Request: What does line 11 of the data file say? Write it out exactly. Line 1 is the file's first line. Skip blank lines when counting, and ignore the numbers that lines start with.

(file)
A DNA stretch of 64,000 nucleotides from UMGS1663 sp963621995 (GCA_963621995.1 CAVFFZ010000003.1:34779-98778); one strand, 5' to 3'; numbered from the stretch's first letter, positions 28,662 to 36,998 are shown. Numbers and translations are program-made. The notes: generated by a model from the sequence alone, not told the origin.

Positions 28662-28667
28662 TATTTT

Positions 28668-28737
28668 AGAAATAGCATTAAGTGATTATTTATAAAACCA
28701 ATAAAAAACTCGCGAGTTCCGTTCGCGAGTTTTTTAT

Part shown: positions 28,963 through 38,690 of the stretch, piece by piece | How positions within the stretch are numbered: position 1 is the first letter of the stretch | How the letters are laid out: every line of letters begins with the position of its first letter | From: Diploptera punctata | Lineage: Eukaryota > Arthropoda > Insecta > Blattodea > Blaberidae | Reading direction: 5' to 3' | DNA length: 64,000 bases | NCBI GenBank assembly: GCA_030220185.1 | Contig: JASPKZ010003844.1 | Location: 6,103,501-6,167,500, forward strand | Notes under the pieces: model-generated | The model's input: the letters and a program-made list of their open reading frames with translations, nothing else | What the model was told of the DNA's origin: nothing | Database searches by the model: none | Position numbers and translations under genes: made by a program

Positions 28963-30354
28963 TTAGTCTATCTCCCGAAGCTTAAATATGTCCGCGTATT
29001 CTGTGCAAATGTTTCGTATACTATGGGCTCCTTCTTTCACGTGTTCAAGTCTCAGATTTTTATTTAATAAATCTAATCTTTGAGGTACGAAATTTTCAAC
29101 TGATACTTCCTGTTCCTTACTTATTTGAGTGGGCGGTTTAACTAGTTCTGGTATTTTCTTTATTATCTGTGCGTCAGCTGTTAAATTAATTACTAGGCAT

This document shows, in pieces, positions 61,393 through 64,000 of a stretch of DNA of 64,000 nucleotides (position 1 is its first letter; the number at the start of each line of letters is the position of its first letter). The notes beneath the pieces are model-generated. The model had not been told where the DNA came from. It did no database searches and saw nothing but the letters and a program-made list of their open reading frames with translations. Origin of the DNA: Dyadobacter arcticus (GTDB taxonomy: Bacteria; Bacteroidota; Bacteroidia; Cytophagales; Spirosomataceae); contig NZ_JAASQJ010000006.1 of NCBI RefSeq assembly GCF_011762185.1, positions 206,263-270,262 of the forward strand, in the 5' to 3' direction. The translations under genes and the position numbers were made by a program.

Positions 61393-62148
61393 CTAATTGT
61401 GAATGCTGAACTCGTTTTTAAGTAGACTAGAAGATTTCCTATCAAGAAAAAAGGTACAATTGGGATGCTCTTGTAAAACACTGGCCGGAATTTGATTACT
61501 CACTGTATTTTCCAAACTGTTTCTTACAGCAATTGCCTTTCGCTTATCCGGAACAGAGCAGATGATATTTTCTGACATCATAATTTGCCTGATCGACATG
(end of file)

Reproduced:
29101 TGATACTTCCTGTTCCTTACTTATTTGAGTGGGCGGTTTAACTAGTTCTGGTATTTTCTTTATTATCTGTGCGTCAGCTGTTAAATTAATTACTAGGCAT